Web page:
Following a missed deadline, and in response to a lawsuit
from Sierra Club, the Defense Department released their Congressionally mandated study on national security impacts of windmills.
“The good news is that there is nothing in the report to prevent the
construction of new windmills from proceeding as long as proper siting and
mitigation measures are taken,” said Dave Hamilton, Director of Sierra
Club's Global Warming and Energy Program. “Unfortunately, the Department
of Defense's report fails to answer its own questions about the
effectiveness of mitigation measures, and thus is not authoritative,”
The DOD report calls for additional research and development to improve methods to mitigate windmills' impact. While the report appears to downplay the effectiveness of current mitigation measures, it importantly concludes that efforts must be taken “to allow for construction of wind turbines while maintaining defense readiness capabilities.”
“The Sierra Club will hold DOD to its word that windfarms with potential
impacts on radar will be reviewed to find ways to make them work–not to
shut them down,” said Kristin Henry, Staff Attorney for the Sierra Club.
“With proper siting, windfarms and military readiness can clearly
“Our collective ability to solve this problem has been borne out by the
fact that 614 new turbines that will generate more than 1000 MW have been
cleared to move forward since the original FAA alert,” said Hamilton.
Background: In June, the Sierra Club filed suit against Donald Rumsfeld and the U.S. Department of Defense for creating a virtual moratorium on the construction
of new wind power plants by failing to complete a congressionally mandated study of windmills' impact on radar. In the meantime, DOD, Department of Homeland Security and the Federal Aviation Administration had halted wind farm construction “within radar line of sight” of any military radar–which had effectively stopped project construction in many places across the U.S.
The suit, filed in U.S. District Court for the Northern District of California, claimed that the Department of Defense violated the Administrative Procedure Act and will seek to “compel agency action unlawfully withheld or unreasonably delayed.” 5 U.S.C. § 706(1). The National Defense Authorization Act for Fiscal Year 2006 contained a
last-minute amendment, inserted by Senator John Warner of Virginia, requiring Donald Rumsfeld and DOD to complete a study on the effect of windmills on military readiness and the operation of military radar installations by May 8, 2006.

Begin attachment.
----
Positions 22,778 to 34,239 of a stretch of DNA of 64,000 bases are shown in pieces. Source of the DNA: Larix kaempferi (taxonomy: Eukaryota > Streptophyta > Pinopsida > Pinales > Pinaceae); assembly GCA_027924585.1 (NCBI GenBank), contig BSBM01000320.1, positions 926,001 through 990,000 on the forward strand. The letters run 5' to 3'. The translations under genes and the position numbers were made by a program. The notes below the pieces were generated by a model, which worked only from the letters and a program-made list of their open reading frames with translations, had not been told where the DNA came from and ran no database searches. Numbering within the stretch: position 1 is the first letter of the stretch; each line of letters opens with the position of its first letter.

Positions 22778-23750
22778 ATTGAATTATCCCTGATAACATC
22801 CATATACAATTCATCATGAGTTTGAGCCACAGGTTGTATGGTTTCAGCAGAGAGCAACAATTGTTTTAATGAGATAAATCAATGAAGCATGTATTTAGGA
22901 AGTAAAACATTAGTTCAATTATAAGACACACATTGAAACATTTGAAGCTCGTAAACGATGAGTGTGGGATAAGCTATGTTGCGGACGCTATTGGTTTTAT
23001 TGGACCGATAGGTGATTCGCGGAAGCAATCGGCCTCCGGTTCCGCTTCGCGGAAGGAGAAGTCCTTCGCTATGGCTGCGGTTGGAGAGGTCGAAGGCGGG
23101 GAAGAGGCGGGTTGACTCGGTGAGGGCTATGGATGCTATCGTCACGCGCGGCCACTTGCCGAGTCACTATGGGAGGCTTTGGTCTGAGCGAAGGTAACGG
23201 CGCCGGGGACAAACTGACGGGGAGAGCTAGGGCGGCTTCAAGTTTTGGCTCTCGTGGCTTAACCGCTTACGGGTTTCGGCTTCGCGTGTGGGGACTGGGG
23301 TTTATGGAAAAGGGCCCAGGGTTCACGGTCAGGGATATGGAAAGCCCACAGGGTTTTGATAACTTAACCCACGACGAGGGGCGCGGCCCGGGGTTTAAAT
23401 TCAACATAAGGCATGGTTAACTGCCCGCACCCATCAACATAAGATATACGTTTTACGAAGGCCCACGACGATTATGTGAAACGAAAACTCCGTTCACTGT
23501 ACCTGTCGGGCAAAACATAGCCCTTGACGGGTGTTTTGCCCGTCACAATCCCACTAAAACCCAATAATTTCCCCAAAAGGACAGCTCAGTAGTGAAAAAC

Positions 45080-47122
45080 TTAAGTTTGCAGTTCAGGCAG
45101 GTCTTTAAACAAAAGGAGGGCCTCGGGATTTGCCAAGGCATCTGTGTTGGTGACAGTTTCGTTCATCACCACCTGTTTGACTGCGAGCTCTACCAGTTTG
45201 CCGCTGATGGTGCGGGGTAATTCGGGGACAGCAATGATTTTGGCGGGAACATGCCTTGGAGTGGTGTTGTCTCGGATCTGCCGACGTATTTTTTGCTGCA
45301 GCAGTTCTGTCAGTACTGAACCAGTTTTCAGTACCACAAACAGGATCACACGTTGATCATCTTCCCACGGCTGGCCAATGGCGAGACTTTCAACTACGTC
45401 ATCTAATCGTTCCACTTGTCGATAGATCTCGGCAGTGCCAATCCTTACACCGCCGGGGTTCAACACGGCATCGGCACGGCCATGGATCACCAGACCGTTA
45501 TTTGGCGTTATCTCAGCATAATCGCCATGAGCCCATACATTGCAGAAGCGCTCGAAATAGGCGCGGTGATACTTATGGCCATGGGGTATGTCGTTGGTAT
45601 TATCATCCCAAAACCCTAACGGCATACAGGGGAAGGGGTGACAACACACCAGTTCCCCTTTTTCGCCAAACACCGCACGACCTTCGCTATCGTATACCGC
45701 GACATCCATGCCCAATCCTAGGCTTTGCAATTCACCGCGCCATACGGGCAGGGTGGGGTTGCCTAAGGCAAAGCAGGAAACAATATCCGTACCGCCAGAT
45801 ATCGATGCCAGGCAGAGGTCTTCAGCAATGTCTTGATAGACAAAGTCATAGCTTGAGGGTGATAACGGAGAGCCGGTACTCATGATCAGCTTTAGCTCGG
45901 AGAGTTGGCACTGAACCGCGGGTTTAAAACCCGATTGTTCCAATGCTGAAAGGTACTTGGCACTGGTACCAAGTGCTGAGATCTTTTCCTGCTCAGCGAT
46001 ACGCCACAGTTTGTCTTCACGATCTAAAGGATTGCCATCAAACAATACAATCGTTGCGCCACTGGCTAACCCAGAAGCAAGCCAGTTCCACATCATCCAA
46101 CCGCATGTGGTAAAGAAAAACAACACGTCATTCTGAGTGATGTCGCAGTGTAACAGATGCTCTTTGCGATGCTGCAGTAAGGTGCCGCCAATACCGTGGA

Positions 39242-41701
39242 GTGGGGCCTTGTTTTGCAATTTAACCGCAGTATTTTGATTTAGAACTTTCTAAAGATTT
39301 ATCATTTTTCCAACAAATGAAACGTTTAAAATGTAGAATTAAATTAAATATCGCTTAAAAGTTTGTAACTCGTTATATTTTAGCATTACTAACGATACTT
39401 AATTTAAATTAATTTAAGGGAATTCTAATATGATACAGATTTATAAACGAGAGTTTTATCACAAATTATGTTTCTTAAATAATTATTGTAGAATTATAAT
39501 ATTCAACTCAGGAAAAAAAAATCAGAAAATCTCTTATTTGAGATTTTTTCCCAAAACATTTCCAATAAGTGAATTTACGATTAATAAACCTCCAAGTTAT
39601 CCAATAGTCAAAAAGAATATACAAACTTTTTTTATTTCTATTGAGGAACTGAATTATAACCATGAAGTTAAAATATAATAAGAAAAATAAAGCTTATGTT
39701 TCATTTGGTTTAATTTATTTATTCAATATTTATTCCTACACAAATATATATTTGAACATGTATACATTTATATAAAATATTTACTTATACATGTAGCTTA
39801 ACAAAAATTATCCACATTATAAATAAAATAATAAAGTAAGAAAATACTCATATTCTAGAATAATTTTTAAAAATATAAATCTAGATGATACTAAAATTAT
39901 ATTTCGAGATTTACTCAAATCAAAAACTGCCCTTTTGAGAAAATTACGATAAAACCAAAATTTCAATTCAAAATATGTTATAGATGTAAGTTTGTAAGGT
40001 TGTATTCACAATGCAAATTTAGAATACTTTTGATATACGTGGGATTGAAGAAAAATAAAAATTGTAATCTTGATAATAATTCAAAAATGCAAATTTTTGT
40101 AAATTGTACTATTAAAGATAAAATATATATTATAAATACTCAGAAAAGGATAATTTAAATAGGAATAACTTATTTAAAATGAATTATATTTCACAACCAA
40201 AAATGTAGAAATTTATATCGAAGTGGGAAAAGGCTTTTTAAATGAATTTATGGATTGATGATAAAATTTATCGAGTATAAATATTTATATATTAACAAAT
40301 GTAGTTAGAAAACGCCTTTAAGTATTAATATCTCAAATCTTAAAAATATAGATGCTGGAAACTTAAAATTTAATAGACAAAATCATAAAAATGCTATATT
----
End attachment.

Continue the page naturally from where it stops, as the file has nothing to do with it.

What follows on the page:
In order to operate and construct a windmill in the U.S., an energy developer must obtain a notice from the FAA stating that the installation is not a hazard to air navigation. The Federal Aviation Administration is
interpreting DOD's “Interim Windmill Policy” to mean that it cannot approve any wind projects “within radar line of sight.” Instead, the agency has been issuing “Notices of Presumptive Hazard,” which decline to provide the required notice until more information is obtained regarding possible interference with military radar installations. Since much of the nation and almost all of the Midwest is “within radar line of sight,” this policy
has a sweeping effect and has essentially created a de facto moratorium on new wind power projects.
Federal officials have declined to reveal how many wind projects have been blocked from construction, but, according to media reports, at least 15 wind farm proposals in the Midwest have been shut down so far. The list of stalled projects includes one outside Bloomington, Illinois, which would have been the nation's largest source of wind energy, generating enough electricity to power 120,000 homes in the Chicago area. Coal and natural
gas will likely replace the lost wind generation, resulting in higher energy costs and increased soot, smog and global warming pollution.
On June 2, 2006, Senators Russ Feingold, Dick Durbin, Herb Kohl, Kent Conrad, Byron Dorgan, and Barack Obama wrote a letter to the Department of Defense and the Federal Aviation Administration requesting that they stop
unnecessarily obstructing the construction of clean, renewable energy sources.
Wind energy is the fastest-growing source of power on the planet. Already, wind turbines in this country produce enough electricity to meet the needs of more than 1 million households. A single modern wind turbine can produce enough power to meet the annual electricity
needs of 500 average homes.